The answer may be yes! Studies show that while most government employees are satisfied with their jobs, many are not actively engaged in the performance and quality of their work. Yet, a hearty 63% of those public sector workers say that they intend to stay in their positions long-term. Factors such as leadership effectiveness, performance management, employee involvement, and pay and benefits have a significant impact on how government employees feel about their jobs. Why would someone stay in a job where they’re not satisfied? Have we become so immune to the fact that we should actually enjoy (gasp!) what we do or are we just going through the motions to collect a paycheck? Perhaps our lives have become so fast paced, that we are simply showing up and are satisfied getting by with “good enough.”

I recently sent an email correspondence out to a colleague asking several questions about a project we are working on together. Less than two minutes later, my phone rings. It was my colleague calling to talk about the email I sent. The funny thing about this scenario is that it completely caught me off-guard! It was so odd to me that instead of responding to my inquiry via email, he chose to actually pick up the phone and talk about the project. Sensing my initial “shock,” we discussed how we, as a society, have grown so accustomed to the “speed of light” work environment, the “just get it done” mentality, and the impersonal form of communication that has become the norm. After I hung-up the phone, I not only got the answer to my questions that allowed me to move forward on the project, I also felt a connection with my colleague that gave me a sense of satisfaction and engagement that felt pretty darn good. Since that brief conversation, I’ve continued to think about the message that I took from that telephone call and how I can become more engaged and motivated, not just with the quality of my performance, but in the quality of my interactions with individuals both on and off the job.

Motivation experts, Drea Zigarmi, Susan Fowler, and David Facer, believe that motivation is a skill that can be taught, learned, developed, and nurtured. Motivated employees, at all levels of the agency, experience higher levels of energy, vitality, and well-being by leveraging their natural tendency to:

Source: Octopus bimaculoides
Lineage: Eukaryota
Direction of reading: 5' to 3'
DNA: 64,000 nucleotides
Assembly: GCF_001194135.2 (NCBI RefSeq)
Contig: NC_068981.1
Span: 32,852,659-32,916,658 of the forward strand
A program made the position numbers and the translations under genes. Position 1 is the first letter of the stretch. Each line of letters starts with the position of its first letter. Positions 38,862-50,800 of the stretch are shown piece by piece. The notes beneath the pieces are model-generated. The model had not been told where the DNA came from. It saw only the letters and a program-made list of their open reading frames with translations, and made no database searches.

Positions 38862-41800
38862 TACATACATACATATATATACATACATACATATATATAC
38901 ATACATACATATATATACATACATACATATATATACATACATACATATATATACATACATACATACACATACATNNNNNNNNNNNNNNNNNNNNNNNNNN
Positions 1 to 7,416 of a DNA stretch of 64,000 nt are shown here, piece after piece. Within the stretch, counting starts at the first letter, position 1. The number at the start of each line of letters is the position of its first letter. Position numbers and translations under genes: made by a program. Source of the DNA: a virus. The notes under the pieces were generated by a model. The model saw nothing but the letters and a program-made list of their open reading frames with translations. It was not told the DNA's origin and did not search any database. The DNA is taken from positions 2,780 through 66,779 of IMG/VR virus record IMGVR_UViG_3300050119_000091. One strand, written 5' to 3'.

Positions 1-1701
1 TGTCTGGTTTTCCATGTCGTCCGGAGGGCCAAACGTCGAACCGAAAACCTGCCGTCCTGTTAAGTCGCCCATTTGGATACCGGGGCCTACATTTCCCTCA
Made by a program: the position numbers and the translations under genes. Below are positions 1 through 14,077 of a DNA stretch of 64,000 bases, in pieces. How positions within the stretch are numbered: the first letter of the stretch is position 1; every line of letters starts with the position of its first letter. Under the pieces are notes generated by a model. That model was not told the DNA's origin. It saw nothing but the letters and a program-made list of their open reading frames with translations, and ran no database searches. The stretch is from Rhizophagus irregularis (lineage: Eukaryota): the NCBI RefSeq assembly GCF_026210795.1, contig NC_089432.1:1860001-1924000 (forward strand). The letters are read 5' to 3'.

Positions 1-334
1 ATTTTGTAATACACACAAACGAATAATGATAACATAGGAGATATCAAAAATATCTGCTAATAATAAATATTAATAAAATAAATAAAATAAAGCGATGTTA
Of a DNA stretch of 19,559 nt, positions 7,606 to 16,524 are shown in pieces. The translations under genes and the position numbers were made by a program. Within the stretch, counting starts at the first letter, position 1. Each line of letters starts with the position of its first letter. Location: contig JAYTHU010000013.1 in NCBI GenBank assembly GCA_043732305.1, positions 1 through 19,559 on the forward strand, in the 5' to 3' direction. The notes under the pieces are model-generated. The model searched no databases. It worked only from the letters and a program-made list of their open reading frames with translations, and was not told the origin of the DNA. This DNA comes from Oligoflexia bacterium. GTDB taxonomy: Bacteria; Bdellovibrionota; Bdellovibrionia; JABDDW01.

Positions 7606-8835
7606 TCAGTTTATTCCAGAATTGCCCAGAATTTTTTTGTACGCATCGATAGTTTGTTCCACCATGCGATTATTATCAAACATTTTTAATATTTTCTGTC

• Attain and sustain peak performance.
  • Craft innovative solutions to persistent problems.
  • Continually build their competence and creativity for identifying opportunities to accomplish their goals, contribute to the agency’s mission, and discover new ways of motivating others.
  • Build and continually enrich the organizational culture and community.

Employees are looking for leaders that can instill motivation, work passion, and creativity that inspires them to work hard and make a significant contribution to their agency.

Do you have a story about a situation that motivated you and created a work passion you never thought was possible? Share it here and let’s motivate each other.

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Analyzing performance management: Is your leadership style effective?

To bring out the best in others, leadership must match the development level of the person being led.

In order to improve performance management and efficiency, several federal agencies are using analytics to identify problems, identify progress, and share information and results. The Partnership for Public Service and the IBM Center for The Business of Government reviewed four agencies that are using data analysis to save money, improve services and more effectively achieve their goals. The agencies that were reviewed include Centers for Medicare & Medicaid Services (CMS), Housing and Urban Development (HUD), Department of Veterans Affairs, and the Federal Aviation Administration (FAA). Each of these agencies is actively using analytical tools to determine the success of specific programs they have implemented. The agencies highlighted in the study shared certain practices that they all used to gather data and turn the information into knowledge that improved their program results:

  • Leaders focused on transparency, accountability and results.
  • Staff had a clear line of sight from where they stood to the desired goals and outcomes.
  • Agencies invested in technology, tools and talent.
  • Agencies cultivated and leveraged partnerships across the agency and with partners who deliver services.

Equally as important as the analytical tools used to improve performance management is the leadership style and direction managers use with their direct reports.

Leaders play a critical role in communicating a clear vision, setting expectations and calling for accountability for results.

Oversupervising or undersupervising has a negative impact on people’s development. That’s why it’s so important to match leadership style to development level. This matching strategy is the essence of Situational Leadership II®, a leadership model that delivers an effective approach to managing and motivating people. It opens communication and fosters a partnership between the leaders and the people the leader supports and depends on. SLII is based on the beliefs that people can and want to develop and there is no best leadership style to encourage that development. You should tailor leadership style to the situation.

Check out this fun video, narrated by Ken Blanchard, about how the right leadership can make a world of difference in your agency’s success.

You can also access the study on how agencies are using analytics to measure performance management and improve program success.